Costa Rica is supposed by many to be one of the happiest countries on the planet. Having visited it fairly recently (November 2017), and having also visited other reputedly happy countries such as Australia, Canada and Switzerland, I can quite believe that to be true.

So why is Costa Rica so happy? Is it happy because it is a stable liberal democracy? Or is it a stable liberal democracy because it is happy?

I have seen some theories that its happiness is helped by its weather, with some parts of the country enjoying plenty of sunshine. But much of the country has large amounts of rainfall, with uncomfortably high humidity, and plenty of nasty biting insects. That does not therefore seem to account for it.

Other theories indicate that it is related to the importance placed upon family and community. Each small town of any significance almost invariably has 4 things: a church, a school, a bar and a football pitch, perhaps ideal ingredients for social cohesion.

The most cogent explanation I have seen is that, at the time of colonisation, it lacked both mineral resources and an indigenous population to exploit. Indeed, in 1719, a governor pronounced it “the poorest and most miserable Spanish colony in all America”. The early settlers therefore had to work the land themselves, discouraging the establishment of large plantations, thus avoiding the import of slaves, and leading to it becoming a far more egalitarian nation than its neighbours.

One thing is for sure: Costa Rica might be small, but it is independent, and hasn’t found to surrender its sovereignty to some supra-national organisation. This might also help to increase the happiness of its citizens, because they feel they have more control over their own lives.

Costa Rica has been changing in recent times, however. It is now a mainstream (if not mass) tourist destination, there being direct flights not only from the USA and Canada but also now from European cities (BA flies to San Jose twice and sometimes three times a week from Gatwick, for example).

Costa Rica has also set out to attract foreign investment, in the shape of free trade zones, with investment and tax incentives. As a result it has become substantially more prosperous, with GDP increasing by nearly 50% between 2011 and 2017.

This increase in prosperity is giving rise to some issues: coffee plantation owners are finding that they can’t recruit Ticos (as the Costa Ricans call themselves) for the harvest, and are having to import labour from Nicaragua and Colombia instead. Indeed, Nicaraguans and Colombians now make up more than 10% of the population.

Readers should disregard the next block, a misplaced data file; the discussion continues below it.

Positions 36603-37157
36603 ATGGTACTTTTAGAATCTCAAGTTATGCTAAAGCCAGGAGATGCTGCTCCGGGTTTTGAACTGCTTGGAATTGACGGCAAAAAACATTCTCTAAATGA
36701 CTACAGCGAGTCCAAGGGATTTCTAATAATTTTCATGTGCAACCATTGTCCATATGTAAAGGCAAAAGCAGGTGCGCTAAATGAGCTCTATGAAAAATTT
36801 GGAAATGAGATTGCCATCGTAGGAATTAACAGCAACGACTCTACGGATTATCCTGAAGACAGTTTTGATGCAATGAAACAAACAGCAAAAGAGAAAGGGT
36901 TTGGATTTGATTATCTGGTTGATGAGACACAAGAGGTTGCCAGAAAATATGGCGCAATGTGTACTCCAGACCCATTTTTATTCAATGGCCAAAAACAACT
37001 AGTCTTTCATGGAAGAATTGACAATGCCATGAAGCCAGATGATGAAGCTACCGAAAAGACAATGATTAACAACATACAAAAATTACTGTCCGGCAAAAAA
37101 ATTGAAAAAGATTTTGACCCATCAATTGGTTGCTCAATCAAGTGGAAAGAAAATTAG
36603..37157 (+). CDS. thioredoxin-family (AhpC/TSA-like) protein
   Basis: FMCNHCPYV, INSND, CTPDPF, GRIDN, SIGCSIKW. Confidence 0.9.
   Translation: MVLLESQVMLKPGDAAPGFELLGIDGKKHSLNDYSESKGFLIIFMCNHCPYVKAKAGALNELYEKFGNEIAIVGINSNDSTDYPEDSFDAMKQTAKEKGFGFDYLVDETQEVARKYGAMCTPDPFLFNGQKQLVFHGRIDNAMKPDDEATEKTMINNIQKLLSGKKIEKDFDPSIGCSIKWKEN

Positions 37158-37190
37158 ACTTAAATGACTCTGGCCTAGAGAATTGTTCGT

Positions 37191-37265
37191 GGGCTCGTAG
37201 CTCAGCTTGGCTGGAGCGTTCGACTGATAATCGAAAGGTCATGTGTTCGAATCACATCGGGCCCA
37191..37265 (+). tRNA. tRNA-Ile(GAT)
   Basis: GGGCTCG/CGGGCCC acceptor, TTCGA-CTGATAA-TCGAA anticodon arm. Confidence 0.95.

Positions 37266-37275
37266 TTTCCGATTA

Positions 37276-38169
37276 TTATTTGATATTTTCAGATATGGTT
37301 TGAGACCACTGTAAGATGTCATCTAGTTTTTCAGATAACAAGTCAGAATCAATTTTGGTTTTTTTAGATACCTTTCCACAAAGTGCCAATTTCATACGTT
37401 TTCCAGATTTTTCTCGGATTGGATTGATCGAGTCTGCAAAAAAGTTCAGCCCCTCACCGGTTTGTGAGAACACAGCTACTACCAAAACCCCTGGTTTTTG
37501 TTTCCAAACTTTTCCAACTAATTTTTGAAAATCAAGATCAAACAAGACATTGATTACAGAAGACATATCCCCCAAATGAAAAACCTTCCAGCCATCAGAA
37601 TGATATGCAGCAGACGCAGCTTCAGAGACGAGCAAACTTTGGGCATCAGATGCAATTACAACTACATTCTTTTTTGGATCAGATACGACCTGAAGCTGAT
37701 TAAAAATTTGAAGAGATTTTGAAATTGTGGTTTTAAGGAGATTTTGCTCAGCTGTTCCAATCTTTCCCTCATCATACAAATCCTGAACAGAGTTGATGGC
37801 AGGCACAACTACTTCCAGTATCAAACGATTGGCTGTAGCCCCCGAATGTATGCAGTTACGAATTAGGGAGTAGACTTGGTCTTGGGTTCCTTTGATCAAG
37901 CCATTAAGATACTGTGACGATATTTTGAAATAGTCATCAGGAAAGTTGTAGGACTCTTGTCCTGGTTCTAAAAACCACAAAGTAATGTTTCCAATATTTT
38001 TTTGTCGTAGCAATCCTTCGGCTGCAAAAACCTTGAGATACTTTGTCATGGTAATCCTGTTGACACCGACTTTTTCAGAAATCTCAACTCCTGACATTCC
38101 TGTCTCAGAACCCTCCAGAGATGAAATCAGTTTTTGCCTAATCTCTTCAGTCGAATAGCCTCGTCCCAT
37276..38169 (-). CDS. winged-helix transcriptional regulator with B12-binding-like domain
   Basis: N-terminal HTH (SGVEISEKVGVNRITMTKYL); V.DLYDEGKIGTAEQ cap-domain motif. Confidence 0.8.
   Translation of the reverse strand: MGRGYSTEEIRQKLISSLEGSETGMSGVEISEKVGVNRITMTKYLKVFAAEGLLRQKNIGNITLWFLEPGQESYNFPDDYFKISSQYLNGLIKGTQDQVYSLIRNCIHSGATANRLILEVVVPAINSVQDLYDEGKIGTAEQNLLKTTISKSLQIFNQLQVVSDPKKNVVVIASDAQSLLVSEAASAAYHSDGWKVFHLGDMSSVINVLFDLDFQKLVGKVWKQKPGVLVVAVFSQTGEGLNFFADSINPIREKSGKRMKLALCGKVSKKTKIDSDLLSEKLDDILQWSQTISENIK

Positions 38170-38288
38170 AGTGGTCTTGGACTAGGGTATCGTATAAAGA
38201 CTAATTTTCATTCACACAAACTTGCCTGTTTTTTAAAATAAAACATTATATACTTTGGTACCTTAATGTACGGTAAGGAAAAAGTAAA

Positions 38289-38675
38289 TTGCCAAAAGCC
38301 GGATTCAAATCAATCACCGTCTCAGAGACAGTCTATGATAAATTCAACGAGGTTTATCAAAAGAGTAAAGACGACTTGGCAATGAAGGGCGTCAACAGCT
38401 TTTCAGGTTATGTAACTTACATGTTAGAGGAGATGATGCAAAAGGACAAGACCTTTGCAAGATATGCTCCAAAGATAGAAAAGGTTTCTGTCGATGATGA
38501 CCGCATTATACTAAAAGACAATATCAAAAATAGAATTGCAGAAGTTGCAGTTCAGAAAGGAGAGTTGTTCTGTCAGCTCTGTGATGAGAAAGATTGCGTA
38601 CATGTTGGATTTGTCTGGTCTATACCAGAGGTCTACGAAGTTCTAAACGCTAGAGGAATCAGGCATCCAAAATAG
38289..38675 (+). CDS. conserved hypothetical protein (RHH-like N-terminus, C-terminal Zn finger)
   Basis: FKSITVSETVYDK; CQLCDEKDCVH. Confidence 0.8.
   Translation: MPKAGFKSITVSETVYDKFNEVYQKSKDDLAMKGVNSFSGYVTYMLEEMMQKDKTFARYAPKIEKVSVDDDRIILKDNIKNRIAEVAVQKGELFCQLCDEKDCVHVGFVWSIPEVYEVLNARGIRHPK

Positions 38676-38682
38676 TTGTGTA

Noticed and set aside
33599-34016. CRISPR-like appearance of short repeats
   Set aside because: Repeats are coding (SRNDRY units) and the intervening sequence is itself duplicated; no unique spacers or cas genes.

It will be interesting to see whether, as Costa Rica develops and becomes more prosperous, it remains as happy.

Stress-busting in South Africa

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As a not very adventurous person, I completely get why some people are reluctant to travel to South Africa. I used to feel that way myself, until after much persistence my wife Julie persuaded me to go. I can remember the feeling of shock I felt on our transfer from the airport, on the way to our hotel in Cape Town, which was situated was in suburb of Sea Point, not far from the boundary with Bantry Bay, seeing all the properties surrounded with 6-foot tall walls topped with razor-wire, with 24-hour response armed security vehicles parked in the street. Even when we moved on from Cape Town to Franschhoek, the security measures were still much in evidence.

The only place I have been where I have felt anything similar is Rio de Janeiro, where the security fencing surrounding the high-rise buildings isn’t quite so in-your-face, if just as ubiquitous.

As a friend put it to me recently, is this really the sort of experience one wants on a holiday? He has ruled out South Africa as a holiday destination for that exact reason.

Well, it’s not really the sort of experience I want on holiday either. But the good news is that it can be avoided: a fly-drive holiday to the Western Cape doesn’t have to be stressful.

Although Cape Town is typically where lots of people start off when doing the Western Cape and the Garden Route, it is not necessary to stay within the City itself. Although I accept that there a few cities in the world with a location to rival that of Cape Town (Rio de Janeiro, obviously, plus maybe Vancouver and Sydney), to me much of the area’s appeal lies outside of the city. So in my view, frankly, it’s best to avoid driving into the city centre at all, particularly immediately on arrival after an overnight flight.

Instead, assuming you’ll want to do the Winelands anyway, why not start off in Stellenbosch or Franschhoek? Stellenbosch is only about three-quarters of an hour’s drive from the Airport, and Franschhoek only about half-an-hour further. If going to Franschhoek, good spots to break your journey for lunch are Babylonstoren and Boschendal Wine Estates.

You can then venture into the Cape Town area when you have got your bearings, and it still isn’t necessary to stay within the city centre itself: nearby Constantia has a completely different and safer-feeling vibe, and it is fairly straightforward to find by car. There are also great places to stay on the Atlantic coast, south of Cape Town.

Basically, the further you go from built-up areas, the less edgy things become. Fewer properties in Hermanus, further east along the south coast, are surrounded by high walls, and thus the town feels fairly safe, as does Paternoster up the west coast, where high walls seem entirely absent. Swellendam feels rather less threatening than big cities in the UK, as does the Garden Route area (if you don’t take the occasional pack of baboons into account). And when we stayed at Altes Landhaus, near Oudtshoorn, the hotel manager told us he never even bothers locking his doors!